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The term "Mevac" in the company name comes from two sources: Standard Messo, founded in 1960, and Vacmetal, founded in 1969, both providing pioneering solutions for secondary metallurgical processes. They merged to form Mevac in 1999.
SMS Mevac deliver highly efficient, innovative technologies and services for the refining of liquid steel. To achieve this goal, they balance process technologies, market requirements, customer demands and environmental responsibilities. This includes engineering, equipment supply, supervision of erection and commissioning, as well as training and after sales services.
SMS Mevac have a world-wide leading market position based upon their unique metallurgical and process expertise.
A fume hood is a local ventilation device designed to limit exposure to hazardous or noxious fumes, vapours or dusts. Two main types exist, ducted and recirculating. The principle is the same for both types: air is drawn in from the open side, and either expelled outside the building or made safe through filtration and fed back into the workspace.
Most fume hoods for industrial purposes are ducted. Hazardous or noxious vapours, gases or dusts are removed from the workspace and dispersed into the atmosphere.
The correct flow of air from the workspace into the hood is critical to its function. Much of fume hood design and operation is focused on maximising the correct containment of the air and fumes within the fume hood.
SMS Mevac UK Limited required a Computational Fluid Dynamics (CFD) analysis of a Fixed Fume Extraction Hood in order to understand the flow inside the hood, with a view to optimising its design.
Two CAD models of the fume extractor hood were supplied by SMS Mevac. The models had different sized slots in the horizontal and upper sections. The geometry was defeatured appropriately for CFD analysis and a fluid domain was derived for the inner portions of the hood. Some of the external/internal features of the hood which would not affect the flow were removed in order to mesh the model.
A boundary layer with an appropriate thickness was employed for the fluid domain walls to help capture the flow variations near the wall. In addition, a finer resolution mesh was placed on surfaces where there was a rapid change in fluid parameters or the geometric dimensions were relatively small.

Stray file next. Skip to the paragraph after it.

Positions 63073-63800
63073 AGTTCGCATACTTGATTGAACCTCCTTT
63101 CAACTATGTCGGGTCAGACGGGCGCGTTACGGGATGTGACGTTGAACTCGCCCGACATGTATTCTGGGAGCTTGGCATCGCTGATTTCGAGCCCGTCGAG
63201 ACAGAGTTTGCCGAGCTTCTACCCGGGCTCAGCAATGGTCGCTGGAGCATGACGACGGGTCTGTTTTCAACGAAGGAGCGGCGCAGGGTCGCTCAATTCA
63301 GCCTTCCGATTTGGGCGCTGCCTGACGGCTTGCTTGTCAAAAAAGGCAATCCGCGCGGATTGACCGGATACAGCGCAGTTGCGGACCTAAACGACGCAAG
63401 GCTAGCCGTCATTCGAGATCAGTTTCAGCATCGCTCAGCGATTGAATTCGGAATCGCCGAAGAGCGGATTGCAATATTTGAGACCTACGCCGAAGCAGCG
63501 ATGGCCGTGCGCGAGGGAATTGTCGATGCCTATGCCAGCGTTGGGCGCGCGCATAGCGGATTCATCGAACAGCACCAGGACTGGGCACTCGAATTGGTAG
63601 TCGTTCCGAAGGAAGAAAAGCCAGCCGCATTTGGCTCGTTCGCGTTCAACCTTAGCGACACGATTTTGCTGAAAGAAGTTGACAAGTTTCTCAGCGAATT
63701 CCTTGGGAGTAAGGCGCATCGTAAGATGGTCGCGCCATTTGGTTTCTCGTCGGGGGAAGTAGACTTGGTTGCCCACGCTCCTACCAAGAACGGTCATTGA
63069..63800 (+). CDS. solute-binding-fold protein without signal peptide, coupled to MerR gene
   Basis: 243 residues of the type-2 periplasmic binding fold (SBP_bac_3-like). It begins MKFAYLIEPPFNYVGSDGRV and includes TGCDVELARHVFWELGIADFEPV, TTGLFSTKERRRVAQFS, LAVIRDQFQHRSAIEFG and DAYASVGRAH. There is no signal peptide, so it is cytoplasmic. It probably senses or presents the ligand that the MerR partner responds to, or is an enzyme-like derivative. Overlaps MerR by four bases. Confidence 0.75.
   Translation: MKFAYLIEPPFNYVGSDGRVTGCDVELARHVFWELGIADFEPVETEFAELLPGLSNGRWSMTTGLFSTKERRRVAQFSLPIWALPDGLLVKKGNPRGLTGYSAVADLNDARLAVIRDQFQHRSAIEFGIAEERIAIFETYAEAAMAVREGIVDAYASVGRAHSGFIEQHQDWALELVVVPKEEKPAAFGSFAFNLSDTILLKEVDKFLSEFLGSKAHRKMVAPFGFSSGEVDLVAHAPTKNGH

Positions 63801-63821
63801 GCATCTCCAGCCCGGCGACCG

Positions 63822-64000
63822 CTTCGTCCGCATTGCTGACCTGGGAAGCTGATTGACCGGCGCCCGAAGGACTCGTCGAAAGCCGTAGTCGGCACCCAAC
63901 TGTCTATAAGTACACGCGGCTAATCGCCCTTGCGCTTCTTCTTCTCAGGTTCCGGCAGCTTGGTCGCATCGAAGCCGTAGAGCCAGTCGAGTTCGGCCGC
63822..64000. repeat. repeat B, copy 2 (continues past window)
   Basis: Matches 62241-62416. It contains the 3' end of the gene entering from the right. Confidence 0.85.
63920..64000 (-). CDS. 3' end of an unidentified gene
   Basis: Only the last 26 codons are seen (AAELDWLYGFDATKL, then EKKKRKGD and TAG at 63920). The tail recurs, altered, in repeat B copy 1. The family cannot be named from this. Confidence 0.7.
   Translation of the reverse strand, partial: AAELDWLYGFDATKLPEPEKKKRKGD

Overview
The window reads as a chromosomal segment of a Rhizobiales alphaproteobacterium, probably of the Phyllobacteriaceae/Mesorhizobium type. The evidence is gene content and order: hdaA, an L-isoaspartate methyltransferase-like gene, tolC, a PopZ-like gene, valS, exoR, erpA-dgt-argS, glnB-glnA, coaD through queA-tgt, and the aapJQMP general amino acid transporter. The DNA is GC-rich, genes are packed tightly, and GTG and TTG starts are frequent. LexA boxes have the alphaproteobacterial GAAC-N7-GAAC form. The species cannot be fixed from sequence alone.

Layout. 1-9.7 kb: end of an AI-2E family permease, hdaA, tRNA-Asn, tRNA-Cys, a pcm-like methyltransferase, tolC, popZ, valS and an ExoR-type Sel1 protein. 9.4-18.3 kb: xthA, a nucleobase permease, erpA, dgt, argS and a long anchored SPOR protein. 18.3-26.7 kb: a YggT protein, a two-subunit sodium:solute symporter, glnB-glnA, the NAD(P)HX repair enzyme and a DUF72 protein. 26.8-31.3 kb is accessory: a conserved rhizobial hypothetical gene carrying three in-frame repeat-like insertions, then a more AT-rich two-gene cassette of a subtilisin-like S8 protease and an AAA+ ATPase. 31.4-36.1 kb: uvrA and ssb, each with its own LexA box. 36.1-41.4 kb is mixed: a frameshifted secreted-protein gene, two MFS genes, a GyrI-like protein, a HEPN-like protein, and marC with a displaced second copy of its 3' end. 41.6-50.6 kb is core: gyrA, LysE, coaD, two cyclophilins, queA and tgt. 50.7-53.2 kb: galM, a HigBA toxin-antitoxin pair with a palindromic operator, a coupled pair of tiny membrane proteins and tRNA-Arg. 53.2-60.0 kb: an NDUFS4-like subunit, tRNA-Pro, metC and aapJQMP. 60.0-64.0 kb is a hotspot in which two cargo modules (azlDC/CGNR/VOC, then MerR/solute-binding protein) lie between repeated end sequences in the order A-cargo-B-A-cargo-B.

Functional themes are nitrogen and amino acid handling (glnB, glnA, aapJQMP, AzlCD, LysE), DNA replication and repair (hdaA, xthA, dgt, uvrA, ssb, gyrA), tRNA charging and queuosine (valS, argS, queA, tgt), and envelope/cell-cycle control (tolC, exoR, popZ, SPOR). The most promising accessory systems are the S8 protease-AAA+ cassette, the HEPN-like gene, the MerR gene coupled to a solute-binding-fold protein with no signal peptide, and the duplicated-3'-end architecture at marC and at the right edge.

A steady state, single fluid, non-buoyant, incompressible and isothermal CFD simulation was carried out in ANSYS CFX.
The boundary conditions applied to the two models were as follows:
These are pipes where wire ropes pass through. The ropes were not modelled because of their very small sectional area (compared to the dimensions of the pipes) and effects to the flow were thought to be negligible. Due to the different pressure between the interior of the fume hood and the outer environment, some flow was expected through the pipes. For this reason an Opening Condition was set at the holes on the top surface.
Hoses and cables pass through this hole. To simplify the model, a small square surface was modelled in the middle of the hole, in order to reduce the free area through which some fluid can flow. An Opening Condition was set.
The suction of the fluid from the bottom of the fume hood was obtained setting a mass flow rate on the outflow of the duct.
The fluid was modelled as air at standard conditions of
The flow rate through the inner pipe and the conical hopper was not modelled. These were included as obstacles to the incoming fluid from below. An opening condition was also set around the outside of the ladle cover, in order to allow ‘external’ fluid to be sucked inside the hood.
The graphs below show the flow through each slot for both the horizontal (below left) and vertical slots (below right), for both the original and optimised configurations. It can be seen quite clearly that the optimised configuration showed an improvement in flow distribution.
Due to the relative distances between the slots (both horizontal and vertical) and the exhaust duct, it was noticed that there was a non-uniform distribution of the flow through these slots. Using the results obtained from the original design of the fume hood, the area of both the vertical and horizontal slots were modified and a more uniform mass flow distribution was obtained. Apart from the horizontal slot no.1 and the vertical slot no.9, all the other slots responded to the variation of their sectional area. The different behaviour of the horizontal slot no.1 and the vertical slot no.9 was attributed to their position relative to the exhaust duct.
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